Tag: "Pemiscot-Dunklin Electric Cooperative"

Posted February 19, 2019 by lgonzalez

Missouri is one of the states where electric cooperatives are taking the lead in bringing high-quality Internet access to rural areas. This week, we talk with Jack Davis, Vice President of IT and Special Projects at Pemiscot-Dunklin Electric Cooperative. The co-op is in the midst of deploying Fiber-to-the-Home (FTTH) to members in their service area, located in Missouri’s “Bootheel” region.

The mostly agricultural area consists of three counties that extend down from the southeast corner of Missouri and is surrounded by Arkansas, Tennessee, and Kentucky. The co-op brought electric service to homes in the region in the 1930s and Jack and his colleagues are performing a similar service today by bringing broadband to a region where large corporate ISPs haven't invested much in infrastructure. In this interview, he describes what Internet access is like for people in the region before the cooperative decided on the project, and how strong support from residents and businesses has helped the cooperative determine the services to offer.

Jack and Christopher also discuss how the geography and environment influenced engineering and design plans, how locals are responding to the new service, and potential plans for growth in the region. In this conversation, you’ll also hear about some of the partnerships that Pemiscot-Dunklin has forged with other cooperatives in order to offer better services to cooperative members.

We want your feedback and suggestions for the show-please e-mail us or leave a comment below.

This show is 26 minutes long and can be played on this page or ...

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Posted February 18, 2019 by lgonzalez

Missouri’s Bootheel is the ultimate southeast corner of the state, extending south and surrounded on three sides by lands in Arkansas, Tennessee, and a smattering of Kentucky. The area’s known for having fertile soil and vibrant agriculture but now that Pemiscot-Dunklin Electric Cooperative  is deploying Fiber-to-the-Home (FTTH), it's also becoming known for high-quality Internet access.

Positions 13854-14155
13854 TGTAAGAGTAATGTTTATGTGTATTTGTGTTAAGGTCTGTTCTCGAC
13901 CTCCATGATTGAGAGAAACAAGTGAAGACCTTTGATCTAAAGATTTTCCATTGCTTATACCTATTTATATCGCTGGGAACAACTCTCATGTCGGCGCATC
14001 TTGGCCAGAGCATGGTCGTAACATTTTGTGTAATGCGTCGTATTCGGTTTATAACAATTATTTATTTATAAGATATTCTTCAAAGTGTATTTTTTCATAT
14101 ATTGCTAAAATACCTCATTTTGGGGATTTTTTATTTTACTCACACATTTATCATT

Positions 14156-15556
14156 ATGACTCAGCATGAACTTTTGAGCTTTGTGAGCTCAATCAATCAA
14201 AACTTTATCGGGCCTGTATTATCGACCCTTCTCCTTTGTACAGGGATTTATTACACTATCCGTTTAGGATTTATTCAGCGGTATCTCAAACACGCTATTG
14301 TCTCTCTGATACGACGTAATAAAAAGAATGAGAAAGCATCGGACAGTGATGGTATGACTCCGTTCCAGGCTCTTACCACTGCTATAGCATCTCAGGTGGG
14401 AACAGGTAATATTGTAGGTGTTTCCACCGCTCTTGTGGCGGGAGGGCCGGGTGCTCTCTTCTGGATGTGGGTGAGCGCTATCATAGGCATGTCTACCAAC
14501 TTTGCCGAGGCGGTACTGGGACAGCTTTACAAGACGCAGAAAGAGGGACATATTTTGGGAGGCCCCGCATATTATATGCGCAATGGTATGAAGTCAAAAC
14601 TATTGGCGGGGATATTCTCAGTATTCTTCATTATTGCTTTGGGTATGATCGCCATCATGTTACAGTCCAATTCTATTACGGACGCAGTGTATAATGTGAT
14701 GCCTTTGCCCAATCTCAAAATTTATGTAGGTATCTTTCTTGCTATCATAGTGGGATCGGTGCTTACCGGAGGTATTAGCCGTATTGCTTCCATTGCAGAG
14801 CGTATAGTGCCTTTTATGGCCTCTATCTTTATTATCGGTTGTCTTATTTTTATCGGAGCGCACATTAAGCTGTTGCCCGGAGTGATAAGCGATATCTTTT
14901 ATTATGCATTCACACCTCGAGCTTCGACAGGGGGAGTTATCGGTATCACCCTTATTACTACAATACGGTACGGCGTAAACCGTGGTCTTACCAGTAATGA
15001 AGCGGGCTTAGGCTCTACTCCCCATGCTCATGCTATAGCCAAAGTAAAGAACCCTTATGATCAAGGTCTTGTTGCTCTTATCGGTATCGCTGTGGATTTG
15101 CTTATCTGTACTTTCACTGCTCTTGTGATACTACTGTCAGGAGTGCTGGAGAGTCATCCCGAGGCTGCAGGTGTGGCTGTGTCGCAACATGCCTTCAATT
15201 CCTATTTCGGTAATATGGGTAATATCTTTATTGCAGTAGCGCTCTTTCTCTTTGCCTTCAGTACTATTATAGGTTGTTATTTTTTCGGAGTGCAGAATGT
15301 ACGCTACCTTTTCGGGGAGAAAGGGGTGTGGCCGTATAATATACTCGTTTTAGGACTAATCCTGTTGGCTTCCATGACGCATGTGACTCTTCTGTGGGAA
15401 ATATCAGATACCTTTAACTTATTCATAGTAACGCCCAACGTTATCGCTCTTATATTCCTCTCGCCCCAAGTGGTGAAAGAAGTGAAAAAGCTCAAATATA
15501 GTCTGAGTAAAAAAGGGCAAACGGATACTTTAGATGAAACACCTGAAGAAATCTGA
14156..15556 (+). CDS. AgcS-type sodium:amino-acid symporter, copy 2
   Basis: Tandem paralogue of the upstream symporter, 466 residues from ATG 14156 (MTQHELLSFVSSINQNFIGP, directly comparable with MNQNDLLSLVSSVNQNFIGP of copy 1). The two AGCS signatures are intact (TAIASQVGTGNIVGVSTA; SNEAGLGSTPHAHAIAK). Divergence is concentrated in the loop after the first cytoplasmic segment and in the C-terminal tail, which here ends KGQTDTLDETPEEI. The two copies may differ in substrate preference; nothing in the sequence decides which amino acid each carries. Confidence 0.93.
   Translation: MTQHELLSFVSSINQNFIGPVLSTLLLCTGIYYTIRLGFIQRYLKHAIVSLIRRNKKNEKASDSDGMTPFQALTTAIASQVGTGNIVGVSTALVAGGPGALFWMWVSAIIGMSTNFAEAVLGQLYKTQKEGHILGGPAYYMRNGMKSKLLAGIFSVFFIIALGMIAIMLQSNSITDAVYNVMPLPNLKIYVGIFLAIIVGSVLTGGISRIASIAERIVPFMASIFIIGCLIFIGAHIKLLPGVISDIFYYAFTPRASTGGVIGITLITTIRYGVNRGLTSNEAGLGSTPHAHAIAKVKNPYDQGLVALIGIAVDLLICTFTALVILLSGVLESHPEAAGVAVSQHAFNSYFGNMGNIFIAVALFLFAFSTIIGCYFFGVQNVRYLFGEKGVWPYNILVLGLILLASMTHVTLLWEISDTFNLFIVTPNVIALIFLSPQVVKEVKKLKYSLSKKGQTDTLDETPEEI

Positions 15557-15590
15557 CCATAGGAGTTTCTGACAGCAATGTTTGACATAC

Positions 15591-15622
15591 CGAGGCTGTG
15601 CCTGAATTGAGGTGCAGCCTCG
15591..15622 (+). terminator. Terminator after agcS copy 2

The Region and Lack of Connectivity

Jack Davis has worked in several fields. His tech career started when most people in the area reached the Internet via dial-up connections; at the time he worked as a network administrator for a local dial-up ISP in the 1990s. His second career was in agriculture and now he’s back in the tech field. Davis’s multiple work experiences have given him insight into the increasing broadband needs of rural residents who either farm or work in some other aspect of the agriculture industry.

When Davis went back into tech, he joined Pemiscot-Dunklin because the electric cooperative, which had never had IT staff before, needed to fill a long-existing personnel gap. With approximately 8,800 connected meters, the cooperative is a modest-sized organization. Approximately 20 percent of their load goes toward irrigation, revealing the important role agriculture plays in the region. Internet access in rural areas is limited to fixed wireless. Cooperative members who used to subscribe to the wireless service typically found top speeds were around 3 - 4 Megabits per second (Mbps) download and much slower upload speeds.